Do you smell that?
It's starting to smell a lot like last year.
Then, the economy and stock market boomed for the first few months of the year only to peter out in summer. Same deal this year -- so far at least. The first few months brought the strongest job gains in years, a booming stock market, and hope that things were really turning the corner.
Now we're back to questions. Worries. Whispers. Jobs numbers are miserable. Gross domestic product is slowing. Stocks are down seven of the last eight weeks. Don't even ask about housing.
Time to worry? Who knows. But here's a bit of solace: Of the past 10 recessions, at least six have seen a major slowdown in the middle of what became an otherwise solid recovery. Nothing goes straight up. If the current slowdown is something more sinister than a normal quiver, it isn't -- and can't -- be known right now. Economies have too many moving parts to make accurate forecasts.
Still, it's helpful to know the broad points. Right now, two things in particular are on people's minds: jobs and housing. Here are a few things to ponder when considering where each is headed for the rest of the year.
There are two things you need to know about the job market.
The first is that creating jobs doesn't necessarily bring down the unemployment rate. Every month, roughly 150,000 new workers enter the job market through population growth and immigration. We need to add enough jobs to cover these new entrants just to keep the unemployment rate from rising. The monthly jobs gain over the past six months has averaged 155,000 -- just barely enough to break even.
Similarly, the employment population ratio -- the number of able-bodied working-age people who are employed -- is now just 58%, down from 63% a few years ago and an average of 62% over the past 20 years. A lot of people who could be working aren't, either because they've given up looking for a job or have gone back to school to wait out the recession (I can't tell you how many people I know are in the latter group). Once the economy perks up, many of these folks will re-enter the job market, effectively adding more "new" workers to the 150,000-per-month already entering from population growth.
Bottom line: Job growth could surge without putting a dent in the unemployment rate. Last week, Federal Reserve Chairman Ben Bernanke said, "We're still years away from full employment." He's almost certainly right.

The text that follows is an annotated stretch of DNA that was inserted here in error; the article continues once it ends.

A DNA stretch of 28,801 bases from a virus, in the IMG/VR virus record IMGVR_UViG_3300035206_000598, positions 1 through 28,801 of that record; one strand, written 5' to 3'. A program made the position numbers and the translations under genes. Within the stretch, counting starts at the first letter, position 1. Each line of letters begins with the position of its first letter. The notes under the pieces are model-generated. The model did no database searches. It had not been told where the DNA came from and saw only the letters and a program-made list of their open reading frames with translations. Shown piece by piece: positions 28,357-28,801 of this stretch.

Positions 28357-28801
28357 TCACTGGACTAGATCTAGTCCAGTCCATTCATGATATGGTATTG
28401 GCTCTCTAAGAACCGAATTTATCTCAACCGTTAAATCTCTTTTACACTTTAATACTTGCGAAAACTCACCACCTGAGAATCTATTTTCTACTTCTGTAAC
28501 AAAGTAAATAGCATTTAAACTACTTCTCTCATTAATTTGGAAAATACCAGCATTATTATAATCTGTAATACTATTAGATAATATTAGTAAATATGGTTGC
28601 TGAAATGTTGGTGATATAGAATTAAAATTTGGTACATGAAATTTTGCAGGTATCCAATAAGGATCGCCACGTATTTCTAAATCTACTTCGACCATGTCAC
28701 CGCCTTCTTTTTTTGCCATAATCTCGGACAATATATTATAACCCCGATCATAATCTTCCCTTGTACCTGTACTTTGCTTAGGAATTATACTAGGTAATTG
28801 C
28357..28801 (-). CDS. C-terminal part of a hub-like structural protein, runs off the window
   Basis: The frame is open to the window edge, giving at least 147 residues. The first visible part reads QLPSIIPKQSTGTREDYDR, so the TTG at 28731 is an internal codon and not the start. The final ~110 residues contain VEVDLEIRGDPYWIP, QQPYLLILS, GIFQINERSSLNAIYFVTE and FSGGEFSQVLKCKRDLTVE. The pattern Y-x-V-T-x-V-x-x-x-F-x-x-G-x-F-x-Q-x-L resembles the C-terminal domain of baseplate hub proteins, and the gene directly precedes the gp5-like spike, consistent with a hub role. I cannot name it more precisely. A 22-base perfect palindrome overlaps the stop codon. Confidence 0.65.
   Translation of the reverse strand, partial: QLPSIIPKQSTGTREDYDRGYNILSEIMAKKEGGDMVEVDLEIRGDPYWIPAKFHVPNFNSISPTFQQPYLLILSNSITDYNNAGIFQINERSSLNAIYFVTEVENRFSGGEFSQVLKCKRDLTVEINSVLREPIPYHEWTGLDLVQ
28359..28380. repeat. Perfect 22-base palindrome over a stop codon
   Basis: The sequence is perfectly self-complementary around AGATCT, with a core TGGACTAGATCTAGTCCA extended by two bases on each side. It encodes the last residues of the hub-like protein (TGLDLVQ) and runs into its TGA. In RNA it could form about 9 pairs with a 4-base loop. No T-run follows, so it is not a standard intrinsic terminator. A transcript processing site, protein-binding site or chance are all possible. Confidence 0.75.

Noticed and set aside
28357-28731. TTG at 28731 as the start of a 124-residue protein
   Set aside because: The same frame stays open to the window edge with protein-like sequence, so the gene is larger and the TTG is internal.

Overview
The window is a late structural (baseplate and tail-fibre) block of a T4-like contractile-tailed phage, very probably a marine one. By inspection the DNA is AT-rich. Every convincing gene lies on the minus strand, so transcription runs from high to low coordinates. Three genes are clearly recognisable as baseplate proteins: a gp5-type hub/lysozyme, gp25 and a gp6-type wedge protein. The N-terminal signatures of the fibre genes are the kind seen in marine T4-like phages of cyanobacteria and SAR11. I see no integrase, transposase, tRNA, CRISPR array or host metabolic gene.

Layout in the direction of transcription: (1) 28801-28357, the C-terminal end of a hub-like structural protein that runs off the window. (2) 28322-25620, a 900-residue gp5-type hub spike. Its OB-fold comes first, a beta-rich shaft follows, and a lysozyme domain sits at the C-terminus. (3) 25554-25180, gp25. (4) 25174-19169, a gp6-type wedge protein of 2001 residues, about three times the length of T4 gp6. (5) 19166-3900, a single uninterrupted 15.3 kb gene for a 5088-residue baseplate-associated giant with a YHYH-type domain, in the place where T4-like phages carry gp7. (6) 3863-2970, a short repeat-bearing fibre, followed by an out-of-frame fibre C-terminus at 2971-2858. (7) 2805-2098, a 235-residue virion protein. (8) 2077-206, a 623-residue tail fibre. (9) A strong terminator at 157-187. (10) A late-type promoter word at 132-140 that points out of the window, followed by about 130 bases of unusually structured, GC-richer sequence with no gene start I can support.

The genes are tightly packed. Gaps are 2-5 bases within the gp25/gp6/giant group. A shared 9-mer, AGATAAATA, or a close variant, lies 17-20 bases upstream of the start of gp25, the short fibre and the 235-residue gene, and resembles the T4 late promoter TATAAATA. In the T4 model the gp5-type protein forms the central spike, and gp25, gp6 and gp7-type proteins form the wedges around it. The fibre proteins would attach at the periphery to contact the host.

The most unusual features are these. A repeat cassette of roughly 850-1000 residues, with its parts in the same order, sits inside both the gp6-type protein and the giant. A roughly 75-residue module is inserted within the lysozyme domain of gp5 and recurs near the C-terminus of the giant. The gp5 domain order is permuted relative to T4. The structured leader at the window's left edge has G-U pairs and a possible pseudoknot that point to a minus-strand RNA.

The other thing to know about the job market is how misleading the nationwide average is.
The job market as it pertains to you depends on three questions: How old are you? How educated are you? Where do you live?
Unemployment rates by state range from 4.8% in South Dakota to 12.1% in Nevada. Break it up by other factors and the range is even more dramatic. When joblessness peaked in late 2009, unemployment rates ranged from 28% for young, uneducated males, to 4.1% for educated females over age 45. Among all ages and both sexes, unemployment rates in 2010 ranged from 1.9% for those with doctoral degrees to nearly 15% for those without a high school diploma. The nationwide average unemployment rate is largely irrelevant when feeling out your own prospects. You have to look at your individual circumstances and go from there.
The health of all assets rests on valuation. Housing is no different.
The good news is that housing valuations nationwide now look decent. Home prices as a percentage of average income, for example, are now below historic averages.
But like the jobs market, nationwide averages can be misleading. Housing's prospects rely overwhelmingly on one question: Where do you live?
Here, the news is more mixed. The rough historic rule of thumb is that renting is preferable to owning when the price-to-rent ratio (home price/12 months rent) exceeds 15, and owning becomes superior when it falls below 15. Today, plenty of metropolitan areas are at or below 15 after surging far beyond during the housing bubble. Sacramento, Calif., Chicago, Los Angeles, Tampa, Fla., Orlando, Fla., and Phoenix, to name a few, all have price-to-rent ratios at or below 15. On the other hand, San Francisco, Seattle, Denver, and Washington, D.C., to name a few, are still well above 15, and well above their respective long-term averages. (For a more detailed view, see here. )
Even where prices look reasonable, a question lingers whether they will get more reasonable. Prices don't tend to simply fall back to averages after bubbles burst. They drop below average and stay there until emotional scars heal. That can last years. Exacerbating the pain, there's still a tremendous amount of unsold homes either on, or about to become on, the market, putting a downward weight on prices. That should last at least another year or two as inventory is cleared out.
See where this is going? Many housing economists don't expect the nationwide market to return to normal until late 2012 at the earliest. My bet is with them. And when housing does recover, keep in mind that normal housing appreciation is 2%-3% annually -- not 20%, as some came to expect during the bubble.
Where do you think we're headed next? Let us know in the comment section below.
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